In This Review

Money Unmade: Barter and the Fate of Russian Capitalism
Money Unmade: Barter and the Fate of Russian Capitalism
By David Woodruff
Cornell University Press, 1999, 228 pp.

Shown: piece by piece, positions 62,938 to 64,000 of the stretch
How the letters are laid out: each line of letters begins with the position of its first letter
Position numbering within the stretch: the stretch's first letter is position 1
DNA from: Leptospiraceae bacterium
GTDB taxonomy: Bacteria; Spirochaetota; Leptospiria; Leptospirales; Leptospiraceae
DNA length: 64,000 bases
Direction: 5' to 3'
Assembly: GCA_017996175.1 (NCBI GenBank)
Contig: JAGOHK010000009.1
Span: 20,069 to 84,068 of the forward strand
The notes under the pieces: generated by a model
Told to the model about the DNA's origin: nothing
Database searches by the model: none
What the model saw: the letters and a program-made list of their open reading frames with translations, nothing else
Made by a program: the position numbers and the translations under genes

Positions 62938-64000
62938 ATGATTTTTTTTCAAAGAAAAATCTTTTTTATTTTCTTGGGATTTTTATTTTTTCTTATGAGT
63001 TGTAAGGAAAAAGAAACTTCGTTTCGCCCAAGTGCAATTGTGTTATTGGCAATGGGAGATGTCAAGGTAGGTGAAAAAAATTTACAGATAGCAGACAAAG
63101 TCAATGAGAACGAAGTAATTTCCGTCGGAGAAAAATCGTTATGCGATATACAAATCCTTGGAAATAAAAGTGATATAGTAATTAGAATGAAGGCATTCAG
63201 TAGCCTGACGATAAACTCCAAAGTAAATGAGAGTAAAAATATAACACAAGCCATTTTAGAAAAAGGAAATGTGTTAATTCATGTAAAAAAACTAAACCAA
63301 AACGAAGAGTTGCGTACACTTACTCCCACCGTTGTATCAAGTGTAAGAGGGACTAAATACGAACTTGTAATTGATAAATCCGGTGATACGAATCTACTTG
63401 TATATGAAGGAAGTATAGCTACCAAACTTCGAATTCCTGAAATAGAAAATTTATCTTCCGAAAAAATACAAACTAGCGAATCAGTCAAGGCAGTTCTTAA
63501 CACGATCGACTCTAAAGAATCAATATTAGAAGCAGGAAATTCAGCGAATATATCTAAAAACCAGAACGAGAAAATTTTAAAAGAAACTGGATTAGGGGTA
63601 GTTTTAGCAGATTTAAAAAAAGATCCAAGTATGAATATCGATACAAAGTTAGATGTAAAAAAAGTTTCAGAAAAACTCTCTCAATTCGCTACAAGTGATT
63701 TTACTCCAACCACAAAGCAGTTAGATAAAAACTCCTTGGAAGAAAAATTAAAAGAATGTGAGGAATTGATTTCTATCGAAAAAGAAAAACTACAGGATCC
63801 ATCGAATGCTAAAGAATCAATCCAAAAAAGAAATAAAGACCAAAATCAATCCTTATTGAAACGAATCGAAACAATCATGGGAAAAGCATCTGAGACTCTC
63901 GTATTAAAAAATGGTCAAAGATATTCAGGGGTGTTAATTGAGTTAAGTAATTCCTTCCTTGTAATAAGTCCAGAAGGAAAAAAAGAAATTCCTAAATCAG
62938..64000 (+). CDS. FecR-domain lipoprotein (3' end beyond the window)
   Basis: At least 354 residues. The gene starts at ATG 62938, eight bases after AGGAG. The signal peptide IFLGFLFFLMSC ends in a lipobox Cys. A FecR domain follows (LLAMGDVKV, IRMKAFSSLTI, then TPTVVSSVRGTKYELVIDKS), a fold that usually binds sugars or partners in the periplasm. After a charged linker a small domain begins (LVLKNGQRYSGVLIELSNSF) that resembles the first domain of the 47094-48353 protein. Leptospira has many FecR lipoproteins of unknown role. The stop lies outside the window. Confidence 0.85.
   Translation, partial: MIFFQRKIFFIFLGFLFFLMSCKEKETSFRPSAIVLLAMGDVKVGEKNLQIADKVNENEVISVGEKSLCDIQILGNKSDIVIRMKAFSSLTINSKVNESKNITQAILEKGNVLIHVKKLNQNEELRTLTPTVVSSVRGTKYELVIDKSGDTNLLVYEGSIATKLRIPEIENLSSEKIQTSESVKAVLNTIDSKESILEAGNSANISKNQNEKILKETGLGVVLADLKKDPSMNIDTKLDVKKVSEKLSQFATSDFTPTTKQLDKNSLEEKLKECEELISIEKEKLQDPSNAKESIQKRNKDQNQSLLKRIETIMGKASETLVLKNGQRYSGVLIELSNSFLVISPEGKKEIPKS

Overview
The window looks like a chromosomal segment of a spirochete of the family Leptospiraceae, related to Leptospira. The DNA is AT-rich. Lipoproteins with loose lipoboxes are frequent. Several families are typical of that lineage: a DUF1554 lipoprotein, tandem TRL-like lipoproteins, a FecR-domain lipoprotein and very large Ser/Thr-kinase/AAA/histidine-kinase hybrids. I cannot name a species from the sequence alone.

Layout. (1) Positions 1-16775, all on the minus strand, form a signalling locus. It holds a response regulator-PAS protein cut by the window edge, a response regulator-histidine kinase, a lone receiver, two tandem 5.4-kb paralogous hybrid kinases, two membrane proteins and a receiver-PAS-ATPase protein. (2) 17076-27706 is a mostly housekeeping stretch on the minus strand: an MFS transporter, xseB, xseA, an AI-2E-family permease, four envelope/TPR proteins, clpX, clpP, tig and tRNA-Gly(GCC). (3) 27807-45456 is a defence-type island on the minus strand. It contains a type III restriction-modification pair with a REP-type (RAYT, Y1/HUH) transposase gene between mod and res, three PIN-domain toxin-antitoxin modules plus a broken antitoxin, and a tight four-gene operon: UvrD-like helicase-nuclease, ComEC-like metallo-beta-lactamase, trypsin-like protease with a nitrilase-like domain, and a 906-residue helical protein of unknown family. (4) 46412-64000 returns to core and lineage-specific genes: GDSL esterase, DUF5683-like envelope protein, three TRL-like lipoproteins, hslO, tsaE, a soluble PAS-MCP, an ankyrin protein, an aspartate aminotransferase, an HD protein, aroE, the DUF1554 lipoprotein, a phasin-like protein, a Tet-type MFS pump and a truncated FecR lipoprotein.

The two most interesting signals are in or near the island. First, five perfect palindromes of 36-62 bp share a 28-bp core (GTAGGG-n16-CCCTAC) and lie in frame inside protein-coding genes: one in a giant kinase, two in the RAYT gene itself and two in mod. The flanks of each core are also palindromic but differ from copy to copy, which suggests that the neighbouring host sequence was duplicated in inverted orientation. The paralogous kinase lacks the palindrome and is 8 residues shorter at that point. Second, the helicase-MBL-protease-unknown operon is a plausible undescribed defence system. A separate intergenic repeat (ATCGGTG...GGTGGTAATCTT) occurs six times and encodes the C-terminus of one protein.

Woodruff takes aim at the notion that the barter swamping normal money relations within Russia is simply monetary policy gone awry. Before one can rightly focus on the battle over monetary policy and who profits from it, first comes the need for "monetary consolidation" -- the process by which the state establishes sovereign control over money and its functions. Russia finds itself in its current pickle not because it is populated with myopic reformers, hidebound local politicians, and crooked businesspeople, but because so little has been done to create the essential relationship between money and the state. In a creative use of political sociology, Woodruff provides a highly original explanation for the rise of barter in Russia's new capitalism -- and an intriguing description of the current political battle lines surrounding it. But his analytical framework offers little basis for determining which approach in this battle is likely to prevail.